In Ranjana’s case it was only she who is the primary care giver. In most cases, you have to take other siblings into confidence before you broach the subject. Few of your siblings may differ so first is to reach a consensus between the brothers and sisters and then come up with options. Otherwise, your brother or sister will gang up against you and your plans. Ideally the family must be together.
When a parent is getting old and you feel that few things are to be straightened with regard to his or her long term care, estate and finances then it’s time to talk. It’s important to bring up the topic of long-term care before a crisis erupts so you can discuss the topic calmly, without a sense of urgency. This way, you’ll have a framework for putting a plan in place if and when the time comes. Does your father wishes to stay in his home as he ages? What if he needs additional help if the disability increases? Would he want to stay put or make a move?
We wonder why there is no research when it comes to addressing your parents needs. You do it for everything, even for the smallest purchases, you do a thorough check-up. When it comes to elderly parent, you gloss over. Learn about community resources – such as home nursing agencies, social gerontology consultations and adult day programs. If your parent requires more nursing care, research senior living options such as assisted living, or skilled nursing facilities. Unless you have appropriate information, you may not be able to satisfy or convince your parents.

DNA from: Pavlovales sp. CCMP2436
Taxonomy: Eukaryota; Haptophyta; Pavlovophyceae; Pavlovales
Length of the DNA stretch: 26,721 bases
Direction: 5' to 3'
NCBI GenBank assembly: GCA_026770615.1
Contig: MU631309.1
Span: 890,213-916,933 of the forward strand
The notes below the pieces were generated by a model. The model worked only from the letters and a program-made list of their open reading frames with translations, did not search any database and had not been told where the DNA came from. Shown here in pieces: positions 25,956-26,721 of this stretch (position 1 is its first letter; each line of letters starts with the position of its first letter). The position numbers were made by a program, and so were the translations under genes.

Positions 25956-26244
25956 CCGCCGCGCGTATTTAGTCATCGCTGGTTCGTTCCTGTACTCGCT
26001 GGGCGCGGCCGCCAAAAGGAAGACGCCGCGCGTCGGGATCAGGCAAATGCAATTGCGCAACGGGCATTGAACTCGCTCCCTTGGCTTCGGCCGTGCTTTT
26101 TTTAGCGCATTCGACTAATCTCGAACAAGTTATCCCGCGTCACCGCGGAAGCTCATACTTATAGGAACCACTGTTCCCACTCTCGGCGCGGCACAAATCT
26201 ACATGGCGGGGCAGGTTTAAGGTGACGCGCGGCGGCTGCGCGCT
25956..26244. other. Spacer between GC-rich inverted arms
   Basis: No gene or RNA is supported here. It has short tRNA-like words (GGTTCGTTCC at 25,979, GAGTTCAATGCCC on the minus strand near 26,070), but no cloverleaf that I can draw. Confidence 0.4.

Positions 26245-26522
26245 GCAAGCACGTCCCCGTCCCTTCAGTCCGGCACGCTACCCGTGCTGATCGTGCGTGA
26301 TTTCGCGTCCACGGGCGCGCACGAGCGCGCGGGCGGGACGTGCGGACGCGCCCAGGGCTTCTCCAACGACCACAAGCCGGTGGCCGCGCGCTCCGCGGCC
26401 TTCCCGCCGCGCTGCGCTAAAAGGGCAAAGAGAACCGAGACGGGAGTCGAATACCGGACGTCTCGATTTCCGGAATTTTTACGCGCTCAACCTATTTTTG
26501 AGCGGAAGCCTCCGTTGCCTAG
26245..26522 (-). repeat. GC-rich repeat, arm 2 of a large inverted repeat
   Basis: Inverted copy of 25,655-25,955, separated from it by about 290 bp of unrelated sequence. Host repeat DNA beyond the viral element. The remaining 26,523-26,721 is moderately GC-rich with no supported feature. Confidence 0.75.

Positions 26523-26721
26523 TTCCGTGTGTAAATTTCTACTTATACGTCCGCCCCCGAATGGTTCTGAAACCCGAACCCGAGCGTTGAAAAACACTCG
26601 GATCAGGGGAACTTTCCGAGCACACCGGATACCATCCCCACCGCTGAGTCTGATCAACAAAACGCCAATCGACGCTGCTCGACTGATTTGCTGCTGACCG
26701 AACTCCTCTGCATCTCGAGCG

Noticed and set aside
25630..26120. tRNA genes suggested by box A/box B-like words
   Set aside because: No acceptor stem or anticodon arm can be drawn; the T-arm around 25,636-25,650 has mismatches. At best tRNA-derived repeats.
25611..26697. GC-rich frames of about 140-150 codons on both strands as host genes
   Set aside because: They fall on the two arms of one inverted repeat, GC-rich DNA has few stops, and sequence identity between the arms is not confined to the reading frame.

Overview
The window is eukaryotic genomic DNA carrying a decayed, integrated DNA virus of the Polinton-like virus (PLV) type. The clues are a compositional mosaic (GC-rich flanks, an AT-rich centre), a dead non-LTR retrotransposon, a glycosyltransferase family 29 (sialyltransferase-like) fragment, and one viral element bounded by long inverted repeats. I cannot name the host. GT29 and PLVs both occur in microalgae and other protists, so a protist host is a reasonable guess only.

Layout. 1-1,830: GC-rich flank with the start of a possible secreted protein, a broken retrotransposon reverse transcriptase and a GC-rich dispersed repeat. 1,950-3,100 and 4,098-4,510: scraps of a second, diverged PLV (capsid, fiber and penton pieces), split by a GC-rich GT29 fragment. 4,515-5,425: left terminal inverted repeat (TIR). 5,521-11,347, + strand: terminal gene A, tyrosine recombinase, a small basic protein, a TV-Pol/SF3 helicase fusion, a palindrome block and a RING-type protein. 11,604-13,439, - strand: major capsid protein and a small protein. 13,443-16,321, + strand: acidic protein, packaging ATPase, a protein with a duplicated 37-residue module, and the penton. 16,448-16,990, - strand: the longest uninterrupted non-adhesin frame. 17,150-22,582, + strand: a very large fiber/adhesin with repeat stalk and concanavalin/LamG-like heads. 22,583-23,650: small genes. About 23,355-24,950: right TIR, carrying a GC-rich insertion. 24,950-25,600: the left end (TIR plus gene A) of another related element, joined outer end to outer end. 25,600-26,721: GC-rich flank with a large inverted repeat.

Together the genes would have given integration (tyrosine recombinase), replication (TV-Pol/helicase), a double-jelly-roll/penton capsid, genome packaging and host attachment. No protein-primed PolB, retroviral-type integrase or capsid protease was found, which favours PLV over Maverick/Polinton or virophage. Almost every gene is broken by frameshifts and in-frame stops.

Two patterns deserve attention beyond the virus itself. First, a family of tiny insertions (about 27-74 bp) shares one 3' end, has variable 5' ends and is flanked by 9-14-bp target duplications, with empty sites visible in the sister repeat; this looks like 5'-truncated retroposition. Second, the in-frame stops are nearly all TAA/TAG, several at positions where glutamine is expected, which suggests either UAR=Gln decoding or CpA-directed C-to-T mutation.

Does your parent have enough savings, long-term care insurance or is she having pension benefits? It’s hard to determine the best options for care if you don’t know how you’re going to pay for it. Are your siblings going to pool? An elder law attorney or a financial planner can help you and your loved one sort out finances and fund long-term care.
Now comes the most difficult hurdle. Talking about end-of-life is a minefield that most families avoid, to their detriment. It’s good to explore and understand your loved one’s wishes before being faced with the urgency of a life-or-death decision. It is important to appoint a health-care proxy to make health-related decisions should your parent become incapacitated? Are legal documents in place, such as will or a power of attorney to enable someone to manage financial matters if your dad is unable to do so?
When broaching sensitive caregiving options, it’s best to position yourself as an advocate rather than an enforcer, phrasing concerns in a way that won’t take control away from your parent. Ranjana learned that after she acknowledged her mother’s fears and put aside her own. Eventually, it is our parents’ choice to decide what type of care they need and will accept and give precedence to it. As children, we can only do our best. We are obligated to help our parents with whatever challenges they face, so they can remain as independent as possible and live their best lives.